Appeal from the Circuit Court of Williamson County. No. 88-CF-162 Honorable John Speroni, Judge, presiding.
Justices: Honorable Clyde L. Kuehn, J.
Honorable Thomas M. Welch, J., and
Honorable Richard P. Goldenhersh, J.,
The opinion of the court was delivered by: Justice Kuehn
At one time, Richard Nitz knew when he was to rendevous with death, for the State of Illinois had set the appointed hour. Death was to be Nitz's punishment for killing Michael Miley and mutilating his body. However, his last meal was never served.
After losing his direct appeal, Nitz sought collateral relief from his conviction and death sentence, based upon his fitness to stand trial. Nitz had ingested a psychotropic drug called Tranxene during the trial. The drug was administered to quell anxiety. The trial was conducted without a prior fitness hearing to determine the effect of the psychotropic medication on Nitz's mental well-being. In the absence of a hearing, our high court presumed Nitz to be unfit because of the medication's use and found that the process to the verdict and death sentence was constitutionally infirm. People v. Nitz, 173 Ill. 2d 151, 670 N.E.2d 672 (1996). It reversed the conviction, vacated the sentence, and ordered a new trial.
The State prosecuted Nitz again for the same crime, but it did not charge Nitz in the same manner, and it did not seek capital punishment. It charged three counts of first-degree murder. Each count alleged that Nitz shot Miley with a gun and thereby caused Miley's death. The counts differed only in alleging different mind-sets under which Nitz performed that act. A Jackson County jury engaged in lengthy deliberations before arriving at its verdict. It found that Nitz had not intended to kill Miley and that Nitz had no knowledge that shooting Miley would in fact cause Miley's death. It acquitted Nitz on the two charges that called for those findings. The jury returned a guilty verdict on a third count, finding that Nitz was aware of the fact that shooting Miley created a strong probability of death or great bodily harm. Based upon the jury's finding of guilt and the trial judge's finding that this particular first-degree murder was accompanied by brutal and heinous behavior indicative of wanton cruelty, the trial judge sentenced Nitz to imprisonment for the rest of his life. Nitz appeals the verdict and sentence.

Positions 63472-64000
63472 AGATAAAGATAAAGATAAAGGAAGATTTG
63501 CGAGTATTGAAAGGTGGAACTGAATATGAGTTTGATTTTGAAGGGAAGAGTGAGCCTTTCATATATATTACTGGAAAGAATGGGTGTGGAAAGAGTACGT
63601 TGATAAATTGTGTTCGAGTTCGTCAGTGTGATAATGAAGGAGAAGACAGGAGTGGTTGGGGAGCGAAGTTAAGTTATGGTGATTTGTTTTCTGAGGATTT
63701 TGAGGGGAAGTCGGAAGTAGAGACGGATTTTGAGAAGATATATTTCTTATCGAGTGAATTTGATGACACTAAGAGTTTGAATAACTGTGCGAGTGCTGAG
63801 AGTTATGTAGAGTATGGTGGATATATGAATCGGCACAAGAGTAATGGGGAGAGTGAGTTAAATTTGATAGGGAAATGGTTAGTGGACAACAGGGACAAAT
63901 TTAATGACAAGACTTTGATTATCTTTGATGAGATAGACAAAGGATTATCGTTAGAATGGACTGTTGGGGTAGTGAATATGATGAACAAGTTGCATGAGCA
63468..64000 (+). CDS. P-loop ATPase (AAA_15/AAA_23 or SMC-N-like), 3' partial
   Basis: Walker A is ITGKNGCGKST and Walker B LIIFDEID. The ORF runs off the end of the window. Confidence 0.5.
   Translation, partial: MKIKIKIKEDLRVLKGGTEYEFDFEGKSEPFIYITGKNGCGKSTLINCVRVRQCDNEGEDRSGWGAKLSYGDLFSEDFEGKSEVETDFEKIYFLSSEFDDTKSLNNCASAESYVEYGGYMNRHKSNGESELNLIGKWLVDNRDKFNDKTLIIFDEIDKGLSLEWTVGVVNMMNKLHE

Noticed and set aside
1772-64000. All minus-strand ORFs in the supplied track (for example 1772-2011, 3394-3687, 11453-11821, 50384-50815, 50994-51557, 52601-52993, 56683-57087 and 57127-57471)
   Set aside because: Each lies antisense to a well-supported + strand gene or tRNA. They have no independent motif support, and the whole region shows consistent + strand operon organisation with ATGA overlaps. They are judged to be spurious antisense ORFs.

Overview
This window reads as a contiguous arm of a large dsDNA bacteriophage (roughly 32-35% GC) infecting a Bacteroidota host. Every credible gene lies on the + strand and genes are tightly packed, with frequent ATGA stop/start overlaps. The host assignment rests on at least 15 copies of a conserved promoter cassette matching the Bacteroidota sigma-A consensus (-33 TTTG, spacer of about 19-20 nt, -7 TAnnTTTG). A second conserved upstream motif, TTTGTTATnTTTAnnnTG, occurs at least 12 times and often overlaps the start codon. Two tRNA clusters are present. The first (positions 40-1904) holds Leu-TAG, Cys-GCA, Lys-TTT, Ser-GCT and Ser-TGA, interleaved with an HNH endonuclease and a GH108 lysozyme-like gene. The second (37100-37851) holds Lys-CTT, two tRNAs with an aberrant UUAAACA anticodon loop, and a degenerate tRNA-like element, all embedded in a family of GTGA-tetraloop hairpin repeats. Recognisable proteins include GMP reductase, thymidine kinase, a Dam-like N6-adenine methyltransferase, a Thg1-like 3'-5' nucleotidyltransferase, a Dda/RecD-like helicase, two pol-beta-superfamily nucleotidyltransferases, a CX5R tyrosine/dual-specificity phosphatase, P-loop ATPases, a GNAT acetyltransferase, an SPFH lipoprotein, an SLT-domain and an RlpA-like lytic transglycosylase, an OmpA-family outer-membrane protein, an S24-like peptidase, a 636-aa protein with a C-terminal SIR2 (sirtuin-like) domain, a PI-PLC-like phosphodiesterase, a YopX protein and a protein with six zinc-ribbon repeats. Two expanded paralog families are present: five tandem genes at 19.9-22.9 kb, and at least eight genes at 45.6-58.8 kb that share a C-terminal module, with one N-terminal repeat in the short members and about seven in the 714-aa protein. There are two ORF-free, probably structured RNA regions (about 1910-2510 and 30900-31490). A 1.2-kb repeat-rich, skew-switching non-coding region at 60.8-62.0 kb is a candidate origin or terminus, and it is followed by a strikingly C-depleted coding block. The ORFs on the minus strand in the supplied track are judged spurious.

The particular facts surrounding the offense for which Nitz was again convicted are recounted in detail by the supreme court in People v. Nitz, 143 Ill. 2d 82, 572 N.E.2d 895 (1991). We address only those limited facts necessary to an understanding of the legal issues raised on this appeal.
Nitz challenges the validity of the verdict based upon the following arguments: (1) that he was deprived of the constitutional right to testify in his own defense when the trial judge ruled that his testimony, if given, could be impeached with prior sworn testimony given during the first trial, (2) that jurors lied during voir dire and convicted him based upon knowledge of his earlier conviction and his failure to testify and that the jury foreman lied about his impartiality during voir dire and concealed his preconceived belief in Nitz's guilt, (3) that he was improperly prevented from presenting evidence of other possible suspects who might have murdered Miley, (4) that the jury should have been instructed on the offense of second-degree murder, and (5) that he was improperly prevented from impeaching certain State witnesses with evidence of their prior convictions.
Nitz also challenges the validity of his sentence based upon the following arguments: (1) that his conduct was not brutal and heinous behavior suggestive of wanton cruelty and therefore cannot support the judge's factual finding, (2) that the trial judge should have eased the sentence based upon certain evidence offered in mitigation, and finally, (3) that the receipt of a natural-life sentence based upon a factual finding not determined by a jury under a reasonable doubt standard violated his constitutional rights to due process, notice, and a trial by jury.